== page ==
Copyright TIGERS Success Series

by Dianne Crampton

Many employers have “hidden talent” in their organizations that hasn’t been effectively tapped, according to a recent study conducted by Accenture, a global management and outsourcing company.

55% of the workers surveyed in this U.S. report say they feel under pressure to develop additional skills in order to be successful in their jobs, but only a staggering 21% say they have been given the opportunity to acquire these new skills through company provided training during the last five years.  According to the survey, more than half of the participants added “technology” skills; however,  few employees have updated their problem solving, analytical, or managerial skills — all of which are crucial in employee relations and organizational cohesion.

The unfortunate part of the study is that 2/3 of the respondents believe it is primarily their responsibility to update their skills, effectively letting their employers off the hook. “There is an escalating talent crisis and employers should not assume that workers have the resources or knowledge to acquire all the skills they  need. Our study shows that workers are prepared to improve and expand their skills, but they’re not receiving sufficient support to develop those skills,” said David Smith, managing director of Accenture Talent and Organization.

 With continuing training and education at an all high demand, we at TIGERS Success Series strive to provide the analytical tools that help managers develop a better, more detailed view of employee skill sets already inherent in their organizations. By creating more flexible career paths and HR processes, these managers and team leaders can easily deploy employees to different roles where their skills are more relevant.

Address Employee Skill Gaps with Progressive Strategies

  1. Expectations for learning, growing, and development should be available and apparent to every single member of the team.
  2. Make skills requirements transparent to employees. Open discussions and communications as to skill level and requirements are vital to the employees success and level of engagement in the workplace and their job duties.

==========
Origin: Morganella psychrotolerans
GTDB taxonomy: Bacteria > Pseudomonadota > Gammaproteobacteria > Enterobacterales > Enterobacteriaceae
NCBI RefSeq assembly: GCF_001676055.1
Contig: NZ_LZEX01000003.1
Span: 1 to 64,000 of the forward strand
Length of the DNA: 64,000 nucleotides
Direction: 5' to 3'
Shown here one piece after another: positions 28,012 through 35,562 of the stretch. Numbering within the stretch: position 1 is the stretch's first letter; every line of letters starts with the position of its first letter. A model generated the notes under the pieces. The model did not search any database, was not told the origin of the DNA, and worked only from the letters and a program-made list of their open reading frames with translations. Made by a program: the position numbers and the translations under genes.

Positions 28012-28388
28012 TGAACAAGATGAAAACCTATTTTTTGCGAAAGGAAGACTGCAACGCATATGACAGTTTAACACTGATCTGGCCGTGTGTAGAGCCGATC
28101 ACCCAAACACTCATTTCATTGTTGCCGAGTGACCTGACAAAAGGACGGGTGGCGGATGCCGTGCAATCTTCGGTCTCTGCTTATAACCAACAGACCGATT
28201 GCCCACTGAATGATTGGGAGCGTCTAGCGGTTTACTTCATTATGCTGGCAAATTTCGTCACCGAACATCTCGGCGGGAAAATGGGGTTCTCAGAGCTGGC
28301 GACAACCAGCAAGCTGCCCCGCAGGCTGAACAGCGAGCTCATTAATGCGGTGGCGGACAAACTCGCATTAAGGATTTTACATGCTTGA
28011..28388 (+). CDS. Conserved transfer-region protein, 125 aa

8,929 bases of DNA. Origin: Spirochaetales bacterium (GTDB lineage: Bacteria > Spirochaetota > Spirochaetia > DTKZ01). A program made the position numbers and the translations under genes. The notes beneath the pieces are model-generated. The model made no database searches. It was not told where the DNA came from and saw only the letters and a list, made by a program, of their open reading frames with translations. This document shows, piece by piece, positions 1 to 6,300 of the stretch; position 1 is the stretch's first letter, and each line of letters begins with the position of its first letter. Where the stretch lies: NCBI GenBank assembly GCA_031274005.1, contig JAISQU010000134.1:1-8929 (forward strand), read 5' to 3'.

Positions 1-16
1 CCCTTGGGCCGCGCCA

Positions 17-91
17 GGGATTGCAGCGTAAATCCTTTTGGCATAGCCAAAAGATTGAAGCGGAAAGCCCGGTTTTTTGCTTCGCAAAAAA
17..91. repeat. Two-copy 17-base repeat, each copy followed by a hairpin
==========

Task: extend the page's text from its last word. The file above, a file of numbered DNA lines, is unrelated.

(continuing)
3. Incorporate e-learning as a component of your training and development programs to save your organization time and money along the way. Countless studies have shown learning programs that align with strategic business initiatives drive business results.
  4. Tap your own organization for hidden talent by developing programs and incentives that foster internal talent mobility. Employees that have the option and opportunities to move within the company have higher levels of morale and proficiency.
  5. Make learning new skills an integral part of their job duties and job performance.
  6. Consider redesigning work processes to suit existing skill levels.

When it comes to workforce development training, here are three questions team leaders and organizational management should be asking in order to get the best bang for their training dollars.

  • What are your top business priorities for the coming year with regard to refining and improving your team dynamic and work culture?
  • Do your existing learning programs help your employees in the pursuit of those goals?
  • Do you have a process in place to coach the necessary changes for employee improvement to help you meet or exceed your business initiatives?

On a closing note: Only one-third of the Accenture survey respondents report that it is easy to move to another job or position within their company where their skills would best be utilized.  Slightly less than half of respondents report that their employer does a good job of providing a clear understanding of the skills needed for different roles and career paths.

For employees and organizations to be successful, it is necessary for employers to step up to the plate with training, facilitation, and relevant coaching programs to encourage and foster continuing learning processes for the sake valuable employee retention and company success.